Facial reconstruction

Search LJMU Research Online

Browse Repository | Browse E-Theses

Anabolic steroids in the UK: an increasing issue for public health

McVeigh, J and Begley, EK (2016) Anabolic steroids in the UK: an increasing issue for public health. Drugs: Education, Prevention & Policy, 24 (3). pp. 278-285. ISSN 0968-7637

Submitted version.pdf - Accepted Version

Download (520kB) | Preview


Aims: The aim of the paper was to identify changes in the extent and patterns of anabolic steroid use in the United Kingdom to better understand the public health implications within the context of the current health-related evidence base. Methods: Using the two time points of 1995 (prior to legislation changes in the United Kingdom) and 2015, a review of the evidence related to health harms was conducted, in conjunction with needle and syringe programme (NSP) data in Cheshire & Merseyside (UK) relating to anabolic steroid users. Findings: Dramatic increases in the numbers of anabolic steroid users accessing NSPs, 553 in 1995 to 2446 in 2015, now accounting for 54.9% of clients. With the inclusion of pharmacy NSPs, this rose to 5336 individual anabolic steroid users. Conclusions: Key changes in our knowledge during the 20 years, in particular in relation to HIV prevalence, changes in the market and patterns of use make anabolic steroid use a public health concern. In the context of increasing numbers of injectors, there is a need for comprehensive interventions.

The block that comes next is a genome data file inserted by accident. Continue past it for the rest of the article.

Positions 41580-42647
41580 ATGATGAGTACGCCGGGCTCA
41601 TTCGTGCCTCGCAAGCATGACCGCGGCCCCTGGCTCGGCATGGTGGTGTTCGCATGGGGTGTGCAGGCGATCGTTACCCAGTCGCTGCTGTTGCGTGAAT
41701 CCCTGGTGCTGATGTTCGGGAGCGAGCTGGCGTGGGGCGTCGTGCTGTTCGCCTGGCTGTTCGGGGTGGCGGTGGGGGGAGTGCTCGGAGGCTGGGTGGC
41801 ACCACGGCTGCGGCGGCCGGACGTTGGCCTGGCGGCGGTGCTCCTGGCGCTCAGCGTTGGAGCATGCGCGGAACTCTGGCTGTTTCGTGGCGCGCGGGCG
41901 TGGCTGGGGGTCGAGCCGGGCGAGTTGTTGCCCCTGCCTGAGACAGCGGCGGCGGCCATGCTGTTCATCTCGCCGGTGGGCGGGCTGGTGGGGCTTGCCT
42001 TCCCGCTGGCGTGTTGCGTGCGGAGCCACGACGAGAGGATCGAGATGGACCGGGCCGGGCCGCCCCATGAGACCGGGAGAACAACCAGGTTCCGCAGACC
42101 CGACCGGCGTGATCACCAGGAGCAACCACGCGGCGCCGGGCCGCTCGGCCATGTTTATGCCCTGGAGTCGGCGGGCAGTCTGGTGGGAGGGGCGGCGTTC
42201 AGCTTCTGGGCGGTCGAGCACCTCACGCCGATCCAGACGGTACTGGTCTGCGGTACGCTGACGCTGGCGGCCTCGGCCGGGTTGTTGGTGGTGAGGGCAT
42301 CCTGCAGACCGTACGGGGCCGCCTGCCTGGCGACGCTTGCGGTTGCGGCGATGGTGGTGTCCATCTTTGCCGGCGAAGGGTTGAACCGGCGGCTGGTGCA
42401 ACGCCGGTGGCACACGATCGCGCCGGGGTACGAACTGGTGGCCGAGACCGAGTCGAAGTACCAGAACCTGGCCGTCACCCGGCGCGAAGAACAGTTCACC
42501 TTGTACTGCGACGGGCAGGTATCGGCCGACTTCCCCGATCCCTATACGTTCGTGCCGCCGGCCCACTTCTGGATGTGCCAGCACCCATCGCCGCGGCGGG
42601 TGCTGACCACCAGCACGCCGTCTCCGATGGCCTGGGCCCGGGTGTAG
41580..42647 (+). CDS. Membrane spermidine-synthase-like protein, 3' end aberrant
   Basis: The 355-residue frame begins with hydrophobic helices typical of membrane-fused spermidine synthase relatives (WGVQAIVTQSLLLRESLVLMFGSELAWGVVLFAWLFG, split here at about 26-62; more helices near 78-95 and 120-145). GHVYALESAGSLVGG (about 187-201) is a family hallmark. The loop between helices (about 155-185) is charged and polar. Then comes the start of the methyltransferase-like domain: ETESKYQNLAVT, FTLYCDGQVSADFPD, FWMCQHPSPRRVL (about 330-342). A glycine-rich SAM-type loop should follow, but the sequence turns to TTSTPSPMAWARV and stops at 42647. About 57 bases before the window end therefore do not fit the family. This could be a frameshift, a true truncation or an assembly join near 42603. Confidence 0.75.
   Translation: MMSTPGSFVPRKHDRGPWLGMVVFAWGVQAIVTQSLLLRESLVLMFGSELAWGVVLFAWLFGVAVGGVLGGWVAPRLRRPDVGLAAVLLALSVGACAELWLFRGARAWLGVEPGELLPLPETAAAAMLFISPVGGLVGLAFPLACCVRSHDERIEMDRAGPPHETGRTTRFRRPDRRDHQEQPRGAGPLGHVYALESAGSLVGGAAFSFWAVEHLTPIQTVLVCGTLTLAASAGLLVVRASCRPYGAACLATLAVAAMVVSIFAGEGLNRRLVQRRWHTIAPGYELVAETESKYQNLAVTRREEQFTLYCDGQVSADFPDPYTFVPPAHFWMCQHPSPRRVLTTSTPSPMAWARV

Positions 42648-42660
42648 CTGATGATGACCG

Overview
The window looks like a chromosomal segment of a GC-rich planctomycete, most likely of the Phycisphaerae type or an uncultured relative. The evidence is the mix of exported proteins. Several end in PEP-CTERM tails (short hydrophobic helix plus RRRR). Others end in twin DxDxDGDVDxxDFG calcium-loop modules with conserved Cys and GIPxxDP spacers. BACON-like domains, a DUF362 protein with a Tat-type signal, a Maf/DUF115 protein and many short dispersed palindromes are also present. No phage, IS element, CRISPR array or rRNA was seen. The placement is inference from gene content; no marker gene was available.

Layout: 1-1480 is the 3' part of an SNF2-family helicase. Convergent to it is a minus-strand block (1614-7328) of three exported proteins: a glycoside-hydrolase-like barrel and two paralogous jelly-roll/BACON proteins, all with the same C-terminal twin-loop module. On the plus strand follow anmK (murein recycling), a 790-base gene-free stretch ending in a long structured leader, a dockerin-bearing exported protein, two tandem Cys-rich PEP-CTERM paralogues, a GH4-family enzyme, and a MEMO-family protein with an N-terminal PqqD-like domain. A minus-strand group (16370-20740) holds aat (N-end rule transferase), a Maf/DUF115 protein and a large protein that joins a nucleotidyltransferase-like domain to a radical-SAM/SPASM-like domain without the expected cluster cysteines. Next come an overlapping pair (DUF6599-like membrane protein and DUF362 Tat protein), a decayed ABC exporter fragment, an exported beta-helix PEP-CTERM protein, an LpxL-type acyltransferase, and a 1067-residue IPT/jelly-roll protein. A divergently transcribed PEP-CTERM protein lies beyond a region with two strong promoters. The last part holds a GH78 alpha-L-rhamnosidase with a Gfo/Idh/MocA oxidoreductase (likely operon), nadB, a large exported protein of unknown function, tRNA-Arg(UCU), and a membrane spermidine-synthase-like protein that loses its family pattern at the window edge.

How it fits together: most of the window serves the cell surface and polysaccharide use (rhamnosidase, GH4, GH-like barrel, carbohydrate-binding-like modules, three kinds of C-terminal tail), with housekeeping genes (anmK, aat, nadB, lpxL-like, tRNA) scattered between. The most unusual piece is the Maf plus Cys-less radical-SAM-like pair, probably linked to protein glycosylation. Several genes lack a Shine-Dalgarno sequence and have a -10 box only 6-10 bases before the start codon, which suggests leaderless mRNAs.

Item Type: Article
Additional Information: This is an Accepted Manuscript of an article in Drugs: Education, Prevention & Policy published by Taylor & Francis in on 6th November 2016 Available Online: http://www.tandfonline.com/10.1080/09687637.2016.1245713
Uncontrolled Keywords: Anabolic Steroids; Needle and Syringe Programmes; HIV
Subjects: R Medicine > RA Public aspects of medicine > RA0421 Public health. Hygiene. Preventive Medicine
Divisions: Public Health Institute
Publisher: Taylor & Francis
Date Deposited: 14 Oct 2016 10:10
Last Modified: 30 Mar 2022 08:15
DOI or ID number: 10.1080/09687637.2016.1245713
URI: https://researchonline.ljmu.ac.uk/id/eprint/4614
View Item View Item